Thursday, October 31, 2013

What Makes You Come Alive?

“Don't ask yourself what the world needs. Ask yourself what makes you come alive and then go do that. Because what the world needs is people who have come alive.”  

Whether to teach is a question that many education students consider while in college.  I remember a friend of mine who had a job offer from a major accounting firm by the end of the first semester our senior year.  Education students are surrounded by peers who are bright with excitement about jumping off into the world, eager for the opportunities of honor and financial reward that our society has promised them.

Whether to continue teaching is a question all veteran educators ask at some point, often multiple times, and occasionally multiple times within a given day.  Our friends, too, are reaping the material and social benefits of jobs that our society has seen fit to honor more than ours.

This is why I love the quotation above from African American author, philosopher, theologian, educator, and civil rights leader Howard Thurman.  Education is one of the fields in which the practitioners frequently question themselves and their career choice.  Thurman's philosophy shows how best to frame that question.  It is difficult to live by such a high-minded vision as Thurman's, for we must all eat and pay our bills, and the allure of other, more lucrative occupations calls to each of us.  Yet the high-minded road is the only road to take for human beings, who alone are capable of such a perspective.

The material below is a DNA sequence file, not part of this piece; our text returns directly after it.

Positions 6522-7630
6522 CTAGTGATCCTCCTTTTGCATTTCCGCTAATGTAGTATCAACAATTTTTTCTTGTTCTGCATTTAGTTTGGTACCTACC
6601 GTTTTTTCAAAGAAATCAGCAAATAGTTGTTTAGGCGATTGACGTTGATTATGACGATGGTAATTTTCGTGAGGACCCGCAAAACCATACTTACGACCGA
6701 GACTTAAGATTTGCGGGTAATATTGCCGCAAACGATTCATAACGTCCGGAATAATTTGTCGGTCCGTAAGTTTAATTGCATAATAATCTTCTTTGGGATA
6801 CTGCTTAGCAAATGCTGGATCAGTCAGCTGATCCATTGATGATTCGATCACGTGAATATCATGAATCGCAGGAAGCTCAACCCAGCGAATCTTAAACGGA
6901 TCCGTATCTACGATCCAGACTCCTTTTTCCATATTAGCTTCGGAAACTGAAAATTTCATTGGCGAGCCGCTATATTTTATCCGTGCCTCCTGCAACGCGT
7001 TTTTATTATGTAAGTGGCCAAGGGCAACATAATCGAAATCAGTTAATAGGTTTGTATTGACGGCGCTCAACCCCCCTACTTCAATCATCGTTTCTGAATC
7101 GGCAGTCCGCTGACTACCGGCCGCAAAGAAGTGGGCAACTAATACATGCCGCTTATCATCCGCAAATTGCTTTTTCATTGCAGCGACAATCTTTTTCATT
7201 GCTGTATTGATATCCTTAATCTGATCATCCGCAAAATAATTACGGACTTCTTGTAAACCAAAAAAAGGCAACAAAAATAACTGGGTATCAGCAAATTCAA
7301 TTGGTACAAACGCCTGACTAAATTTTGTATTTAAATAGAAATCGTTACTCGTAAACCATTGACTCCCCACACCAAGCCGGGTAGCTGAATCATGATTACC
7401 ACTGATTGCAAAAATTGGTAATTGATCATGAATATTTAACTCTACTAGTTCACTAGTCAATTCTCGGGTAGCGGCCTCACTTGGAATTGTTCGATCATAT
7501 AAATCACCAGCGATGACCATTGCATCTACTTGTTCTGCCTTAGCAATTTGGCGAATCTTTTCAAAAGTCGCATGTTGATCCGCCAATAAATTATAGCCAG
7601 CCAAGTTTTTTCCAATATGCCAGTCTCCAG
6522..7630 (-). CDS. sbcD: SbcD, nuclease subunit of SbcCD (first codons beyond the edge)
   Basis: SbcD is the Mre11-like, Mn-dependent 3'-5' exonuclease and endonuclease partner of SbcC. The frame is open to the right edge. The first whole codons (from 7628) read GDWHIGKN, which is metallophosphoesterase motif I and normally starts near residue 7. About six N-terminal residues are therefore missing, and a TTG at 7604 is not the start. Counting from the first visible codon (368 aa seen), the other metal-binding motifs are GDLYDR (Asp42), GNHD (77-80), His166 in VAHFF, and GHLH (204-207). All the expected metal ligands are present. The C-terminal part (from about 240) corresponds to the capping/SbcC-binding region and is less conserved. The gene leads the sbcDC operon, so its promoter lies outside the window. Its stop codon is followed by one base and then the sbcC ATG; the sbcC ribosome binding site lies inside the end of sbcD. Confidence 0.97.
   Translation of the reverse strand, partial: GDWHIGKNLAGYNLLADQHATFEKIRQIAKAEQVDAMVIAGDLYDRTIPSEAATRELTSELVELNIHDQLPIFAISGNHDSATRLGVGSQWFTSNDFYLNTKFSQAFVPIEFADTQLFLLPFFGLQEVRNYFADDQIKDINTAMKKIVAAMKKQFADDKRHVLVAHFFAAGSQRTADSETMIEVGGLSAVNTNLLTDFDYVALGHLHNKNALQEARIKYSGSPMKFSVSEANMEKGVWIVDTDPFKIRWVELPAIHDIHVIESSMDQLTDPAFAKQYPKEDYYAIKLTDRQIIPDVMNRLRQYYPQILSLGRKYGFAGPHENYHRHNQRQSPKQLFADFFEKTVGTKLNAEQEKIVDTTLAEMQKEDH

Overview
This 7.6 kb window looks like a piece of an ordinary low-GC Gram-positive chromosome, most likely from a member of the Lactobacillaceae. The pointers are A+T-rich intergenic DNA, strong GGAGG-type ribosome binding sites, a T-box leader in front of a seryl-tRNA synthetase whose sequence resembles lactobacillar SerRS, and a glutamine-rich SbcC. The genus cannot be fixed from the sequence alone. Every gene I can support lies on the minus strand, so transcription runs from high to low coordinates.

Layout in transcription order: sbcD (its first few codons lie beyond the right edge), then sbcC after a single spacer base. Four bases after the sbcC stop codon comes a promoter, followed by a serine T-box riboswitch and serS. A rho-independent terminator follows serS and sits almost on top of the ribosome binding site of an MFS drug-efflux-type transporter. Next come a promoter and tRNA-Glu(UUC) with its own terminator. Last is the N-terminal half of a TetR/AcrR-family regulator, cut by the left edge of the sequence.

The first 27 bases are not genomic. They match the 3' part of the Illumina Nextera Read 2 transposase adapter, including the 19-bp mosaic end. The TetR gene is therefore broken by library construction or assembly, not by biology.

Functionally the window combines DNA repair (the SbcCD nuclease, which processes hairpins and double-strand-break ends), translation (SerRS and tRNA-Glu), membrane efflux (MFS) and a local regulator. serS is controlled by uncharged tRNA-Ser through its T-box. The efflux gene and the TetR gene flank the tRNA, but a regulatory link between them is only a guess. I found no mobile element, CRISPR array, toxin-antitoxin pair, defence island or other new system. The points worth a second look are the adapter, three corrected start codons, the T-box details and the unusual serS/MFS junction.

So ask yourself the question.  Does teaching make you come alive?  This is not asking if every day is a stroll through a sunny park.  We have days when we feel defeated, unsupported, and ineffective, but that is true of any profession.  Does teaching make you come alive?  Are you the best version of yourself when you are in the classroom?  Are you operating in the zone, the sweet spot of your giftedness when you are teaching?  If the answer is yes, then do it.  By all means, do it and stay with it.  The world needs teachers like you.

If, however, the answer is no, then consider doing something else.  You would not want your surgeon to enter the operating room hating her job and doing it merely because the benefits were good and she got to vacation each year in the Bahamas.  Teaching is about life, both giving and receiving it.  It is a two-way interaction between teachers and students.  If what you bring and what you derive from the interaction is not life, no one is well served. 

I was recently interviewed by a writer for Torch: U.S., a publication of the National Junior Classical League, and was asked if I had any advice for aspiring Latin teachers.  I shared Thurman's quotation and added this about Latin students who have become Latin teachers. "They love their subject…no, scratch that…they live their subject.  They embody the Classical ideal and show the world what a life well lived can look like.  This is what makes a great teacher."

What do you live?  Not, what do you love, but what do you live?  What gives you life?  If it is what you teach, then your students are more likely to join and stay with you on that shared journey of discovery that is education.

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